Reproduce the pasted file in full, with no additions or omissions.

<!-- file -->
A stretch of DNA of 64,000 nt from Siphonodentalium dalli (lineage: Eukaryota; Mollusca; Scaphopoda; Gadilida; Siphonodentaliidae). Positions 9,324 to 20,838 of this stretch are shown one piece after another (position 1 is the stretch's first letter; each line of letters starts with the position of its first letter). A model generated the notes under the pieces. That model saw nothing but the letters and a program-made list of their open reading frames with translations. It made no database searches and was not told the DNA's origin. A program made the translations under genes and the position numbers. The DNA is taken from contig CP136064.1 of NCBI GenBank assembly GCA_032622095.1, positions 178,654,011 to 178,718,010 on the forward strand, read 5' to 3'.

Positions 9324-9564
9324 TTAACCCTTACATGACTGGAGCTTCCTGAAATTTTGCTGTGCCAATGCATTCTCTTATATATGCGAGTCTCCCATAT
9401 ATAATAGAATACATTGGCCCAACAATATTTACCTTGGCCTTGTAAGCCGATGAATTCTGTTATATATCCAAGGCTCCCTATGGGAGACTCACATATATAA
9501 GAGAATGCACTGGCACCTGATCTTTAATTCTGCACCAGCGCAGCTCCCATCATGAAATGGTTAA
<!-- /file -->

A stretch of DNA of 64,000 nt from Siphonodentalium dalli (lineage: Eukaryota; Mollusca; Scaphopoda; Gadilida; Siphonodentaliidae). Positions 9,324 to 20,838 of this stretch are shown one piece after another (position 1 is the stretch's first letter; each line of letters starts with the position of its first letter). A model generated the notes under the pieces. That model saw nothing but the letters and a program-made list of their open reading frames with translations. It made no database searches and was not told the DNA's origin. A program made the translations under genes and the position numbers. The DNA is taken from contig CP136064.1 of NCBI GenBank assembly GCA_032622095.1, positions 178,654,011 to 178,718,010 on the forward strand, read 5' to 3'.

Positions 9324-9564
9324 TTAACCCTTACATGACTGGAGCTTCCTGAAATTTTGCTGTGCCAATGCATTCTCTTATATATGCGAGTCTCCCATAT
9401 ATAATAGAATACATTGGCCCAACAATATTTACCTTGGCCTTGTAAGCCGATGAATTCTGTTATATATCCAAGGCTCCCTATGGGAGACTCACATATATAA
9501 GAGAATGCACTGGCACCTGATCTTTAATTCTGCACCAGCGCAGCTCCCATCATGAAATGGTTAA